Following a slew of violent crimes against wom*n this year, our government is now considering making misogyny something that the police would record as a hate crime. While this does point towards positive change, the pitfalls in our justice system mean it will almost certainly serve as a frustrating reminder of how far we still have to go. Poppy Read-Pitt gives her evaluation.
Misogyny possibly becoming a hate crime is certainly welcome and it’s something that has been sort after for years by many activist groups. Stella Creasy (the MP for Walthamstow) has led the campaign in the hopes that it will help us better understand the scale of misogyny in the UK and that this will, in turn, help us to combat it.
Many of the UK’s largest women’s charities also backed misogyny becoming a hate crime, with institutions such as UN Women UK, Citizens UK and the Fawcett Society all arguing that it would provide data that was critical for tackling misogyny in Britain.
problems arise when we start thinking about how the realities of this law could play out
Certainly, this potential change feels hopeful. Treating misogyny as a crime reinforces the message that it is not acceptable to be prejudice against wom*n, which is a positive attitude for our government and justice system to be publicly supporting. There is also the hope that that by better quantifying experiences of misogyny we can target more intersectional issues as we learn more about how different protected characteristics interact.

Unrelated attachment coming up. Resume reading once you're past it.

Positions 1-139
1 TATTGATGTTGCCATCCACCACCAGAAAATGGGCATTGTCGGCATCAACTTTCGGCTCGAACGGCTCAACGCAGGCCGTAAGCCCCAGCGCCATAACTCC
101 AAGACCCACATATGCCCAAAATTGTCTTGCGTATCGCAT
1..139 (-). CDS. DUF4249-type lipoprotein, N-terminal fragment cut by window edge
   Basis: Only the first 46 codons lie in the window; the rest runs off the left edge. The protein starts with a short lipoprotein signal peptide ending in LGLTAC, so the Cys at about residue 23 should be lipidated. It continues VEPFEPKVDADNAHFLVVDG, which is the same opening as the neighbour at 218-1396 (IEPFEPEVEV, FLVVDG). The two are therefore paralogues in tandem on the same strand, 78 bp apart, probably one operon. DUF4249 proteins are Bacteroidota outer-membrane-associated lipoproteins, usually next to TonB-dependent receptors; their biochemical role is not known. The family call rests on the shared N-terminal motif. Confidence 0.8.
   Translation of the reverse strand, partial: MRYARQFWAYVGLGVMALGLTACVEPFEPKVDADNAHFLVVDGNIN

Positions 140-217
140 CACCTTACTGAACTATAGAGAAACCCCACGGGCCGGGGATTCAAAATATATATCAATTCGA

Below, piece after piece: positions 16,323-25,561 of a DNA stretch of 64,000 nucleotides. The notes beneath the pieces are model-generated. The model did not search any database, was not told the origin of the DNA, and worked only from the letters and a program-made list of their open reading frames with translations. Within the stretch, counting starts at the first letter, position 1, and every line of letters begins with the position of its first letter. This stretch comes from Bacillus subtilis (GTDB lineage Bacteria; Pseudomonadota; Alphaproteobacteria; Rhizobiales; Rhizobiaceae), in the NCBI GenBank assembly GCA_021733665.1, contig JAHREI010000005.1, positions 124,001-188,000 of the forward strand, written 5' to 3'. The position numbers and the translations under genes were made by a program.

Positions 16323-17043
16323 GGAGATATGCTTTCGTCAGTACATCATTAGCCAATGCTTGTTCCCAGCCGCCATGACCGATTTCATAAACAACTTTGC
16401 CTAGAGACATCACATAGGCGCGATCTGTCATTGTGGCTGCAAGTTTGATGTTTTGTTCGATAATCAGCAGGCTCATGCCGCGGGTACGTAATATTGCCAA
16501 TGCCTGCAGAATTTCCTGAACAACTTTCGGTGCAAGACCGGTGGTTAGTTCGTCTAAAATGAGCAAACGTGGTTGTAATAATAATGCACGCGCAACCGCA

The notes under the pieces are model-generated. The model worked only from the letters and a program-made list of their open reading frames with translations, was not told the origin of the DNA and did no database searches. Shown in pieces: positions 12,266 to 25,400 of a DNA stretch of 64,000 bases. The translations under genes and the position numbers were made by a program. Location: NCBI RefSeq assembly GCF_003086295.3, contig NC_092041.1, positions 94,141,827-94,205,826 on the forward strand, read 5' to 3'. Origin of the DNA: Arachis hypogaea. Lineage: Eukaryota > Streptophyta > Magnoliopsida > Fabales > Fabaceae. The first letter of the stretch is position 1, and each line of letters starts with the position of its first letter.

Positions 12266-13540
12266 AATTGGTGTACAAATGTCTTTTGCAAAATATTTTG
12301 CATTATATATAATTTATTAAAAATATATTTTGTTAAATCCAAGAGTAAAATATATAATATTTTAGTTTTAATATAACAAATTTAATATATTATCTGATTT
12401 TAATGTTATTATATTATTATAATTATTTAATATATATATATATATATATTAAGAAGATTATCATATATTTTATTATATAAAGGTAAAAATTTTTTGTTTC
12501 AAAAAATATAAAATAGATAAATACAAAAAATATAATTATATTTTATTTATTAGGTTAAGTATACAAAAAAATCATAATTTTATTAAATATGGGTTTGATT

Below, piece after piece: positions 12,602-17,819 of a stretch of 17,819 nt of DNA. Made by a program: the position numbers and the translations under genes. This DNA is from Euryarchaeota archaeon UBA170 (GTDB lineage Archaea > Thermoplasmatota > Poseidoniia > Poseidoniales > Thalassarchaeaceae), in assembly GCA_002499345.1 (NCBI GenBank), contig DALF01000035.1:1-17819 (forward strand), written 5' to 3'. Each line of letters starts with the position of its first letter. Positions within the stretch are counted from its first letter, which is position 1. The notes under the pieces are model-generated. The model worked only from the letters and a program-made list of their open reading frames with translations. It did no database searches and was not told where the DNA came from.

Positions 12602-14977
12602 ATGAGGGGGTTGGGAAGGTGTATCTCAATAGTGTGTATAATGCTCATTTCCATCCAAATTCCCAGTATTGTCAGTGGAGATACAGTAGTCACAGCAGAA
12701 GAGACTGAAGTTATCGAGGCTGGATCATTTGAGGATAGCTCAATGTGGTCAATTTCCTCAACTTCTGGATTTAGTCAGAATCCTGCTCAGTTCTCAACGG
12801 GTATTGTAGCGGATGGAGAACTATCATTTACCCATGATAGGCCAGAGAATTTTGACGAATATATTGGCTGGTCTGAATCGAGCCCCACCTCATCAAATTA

However, problems arise when we start thinking about how the realities of this law could play out. Before this potential change was announced country wide, it had a pilot scheme that had been active since 2016 in the Nottinghamshire Police force. In 2017 and 2018 the University of Nottingham and Nottingham Trent University partnered to conduct research into the introduction of this law, and this research revealed a system that was littered with institutional issues and attitudes that were not conducive to effectively upholding the law.
The same issues that we had seen plague other female centric crimes – like the awfully low conviction rates for rape – seemed to be just as prevalent here. The research found that in a two-year period (from April 2016 to March 2018), 174 women reported misogynistic hate crimes. Out of those 174 reports, only one resulted in a conviction.
no matter what laws we put in place to protect women we cannot trust that they will be enacted effectively
The research also documented many members of the police force being unsupportive of the introduction of the law. There were also testimonies from women who claimed that some police officers seemed to display a complete lack of knowledge of the law at all, with one woman talking of an experience where she tried to report a misogynistic hate crime only to be told by the police that misogyny was not a hate crime, despite the pilot experiment being active at the time.
Despite the hope for more effective change, we are continuously circling back to the inequities of our justice system. It is encouraging to see items being implemented with good intentions and supported by women’s rights movements, but we are unable to escape the fact that our justice system is so inherently flawed that no matter what laws we put in place to protect women we cannot trust that they will be enacted effectively.
Time will reveal whether this is a genuine step forward towards better protection for women and girls, or if it is only something that empowers them on paper.
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